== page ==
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8.223468 - LIAPUNOV: Piano Works

Sergei Mikhailovich Lyapunov (1859–1924)
Piano Works


Sergei Mikhailovich Lyapunov belongs to the second generation of Russian nationalist composers, who followed in the wake of Balakirev, Rimsky-Korsakov, Borodin and Mussorgsky. His contemporaries were Liadov, Arensky, Ippolitov-Ivanov, Taneyev, Grechaninov and Glazunov. As a group they were well versed in technical skills, generally eclectic and usually less adventurous than their immediate predecessors. Their music shows a decline in the Italian influence found in Glinka, Tchaikovsky and Cui and a cultivation of German forms and styles with greater attention to the symphony, chamber music, the Lisztian symphonic poem and Wagnerian music drama.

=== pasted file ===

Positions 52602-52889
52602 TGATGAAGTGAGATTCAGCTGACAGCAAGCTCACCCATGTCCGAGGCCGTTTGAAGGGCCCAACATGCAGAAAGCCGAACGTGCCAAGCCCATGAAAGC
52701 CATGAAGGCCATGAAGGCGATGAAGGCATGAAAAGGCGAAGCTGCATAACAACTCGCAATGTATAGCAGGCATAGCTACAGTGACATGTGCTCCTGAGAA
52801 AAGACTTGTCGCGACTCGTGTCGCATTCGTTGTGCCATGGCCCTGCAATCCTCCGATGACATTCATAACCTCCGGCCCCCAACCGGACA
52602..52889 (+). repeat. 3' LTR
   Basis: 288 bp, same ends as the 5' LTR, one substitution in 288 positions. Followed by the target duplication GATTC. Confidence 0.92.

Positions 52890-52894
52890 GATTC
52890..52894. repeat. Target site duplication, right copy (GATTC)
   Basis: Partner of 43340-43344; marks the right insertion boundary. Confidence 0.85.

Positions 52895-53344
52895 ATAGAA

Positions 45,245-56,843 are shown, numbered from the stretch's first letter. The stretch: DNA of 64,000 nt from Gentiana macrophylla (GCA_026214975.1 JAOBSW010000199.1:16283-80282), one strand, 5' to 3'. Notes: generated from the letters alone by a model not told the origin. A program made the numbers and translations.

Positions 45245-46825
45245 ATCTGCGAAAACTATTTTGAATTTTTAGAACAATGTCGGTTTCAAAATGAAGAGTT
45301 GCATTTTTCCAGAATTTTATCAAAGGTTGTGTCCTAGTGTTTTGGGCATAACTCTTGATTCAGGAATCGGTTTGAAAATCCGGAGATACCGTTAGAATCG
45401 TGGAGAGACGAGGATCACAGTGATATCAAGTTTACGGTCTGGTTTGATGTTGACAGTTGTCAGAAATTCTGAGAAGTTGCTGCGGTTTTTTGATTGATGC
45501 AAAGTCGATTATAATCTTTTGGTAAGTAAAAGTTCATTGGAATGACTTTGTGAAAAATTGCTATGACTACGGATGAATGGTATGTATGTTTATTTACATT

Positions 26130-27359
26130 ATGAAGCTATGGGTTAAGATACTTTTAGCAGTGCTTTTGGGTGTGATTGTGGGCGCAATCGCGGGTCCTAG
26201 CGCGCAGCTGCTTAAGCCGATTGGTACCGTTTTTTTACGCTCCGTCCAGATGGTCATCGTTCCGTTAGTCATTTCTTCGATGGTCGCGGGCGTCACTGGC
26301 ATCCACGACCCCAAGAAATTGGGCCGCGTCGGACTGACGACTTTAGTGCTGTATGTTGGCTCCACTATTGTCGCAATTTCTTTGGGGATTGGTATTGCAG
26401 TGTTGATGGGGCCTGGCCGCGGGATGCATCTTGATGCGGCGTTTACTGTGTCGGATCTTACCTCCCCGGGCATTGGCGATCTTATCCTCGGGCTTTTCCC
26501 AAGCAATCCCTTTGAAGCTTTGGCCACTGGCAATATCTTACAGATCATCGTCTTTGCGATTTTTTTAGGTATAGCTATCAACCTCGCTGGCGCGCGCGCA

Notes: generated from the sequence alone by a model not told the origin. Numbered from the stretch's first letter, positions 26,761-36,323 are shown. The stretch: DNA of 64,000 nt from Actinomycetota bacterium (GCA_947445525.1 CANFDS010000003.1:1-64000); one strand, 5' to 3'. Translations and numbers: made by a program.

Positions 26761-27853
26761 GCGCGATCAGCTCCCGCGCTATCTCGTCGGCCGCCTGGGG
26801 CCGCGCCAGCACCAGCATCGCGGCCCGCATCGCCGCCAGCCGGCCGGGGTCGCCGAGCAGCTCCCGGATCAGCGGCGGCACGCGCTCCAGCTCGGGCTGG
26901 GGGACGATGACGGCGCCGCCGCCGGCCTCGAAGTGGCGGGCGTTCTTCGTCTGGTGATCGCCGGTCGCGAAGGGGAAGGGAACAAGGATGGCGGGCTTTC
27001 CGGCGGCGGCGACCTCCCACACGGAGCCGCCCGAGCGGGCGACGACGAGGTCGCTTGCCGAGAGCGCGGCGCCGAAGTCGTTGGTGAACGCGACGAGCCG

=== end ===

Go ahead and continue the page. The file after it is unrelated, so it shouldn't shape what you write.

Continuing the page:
Lyapunov was born on 30 November 1859 into a cultured family in Yaroslavl, 250 kilometres northeast of Moscow. His mother, an amateur pianist, began his musical education. Later he studied at the Imperial Music School in Nizhni Novgorod (Balakirev’s birthplace), and at the age of 19 he enrolled in the Moscow Conservatory on Nikolai Rubinstein’s advice. There he studied piano with Karl Klindworth and Paul Pabst, both pupils of Liszt. Tchaikovsky and Taneyev taught him composition. Lyapunov became enthralled with the music of the nationalist school—Balakirev’s Islamey and Borodin’s Second Symphony were particular favourites—and his growing dissatisfaction with the conservative Moscow curriculum led him after graduation in 1883 to St. Petersburg the following year. There he joined Balakirev’s second-generation circle. A devoted disciple and lifelong friend, he became Balakirev’s last major representative.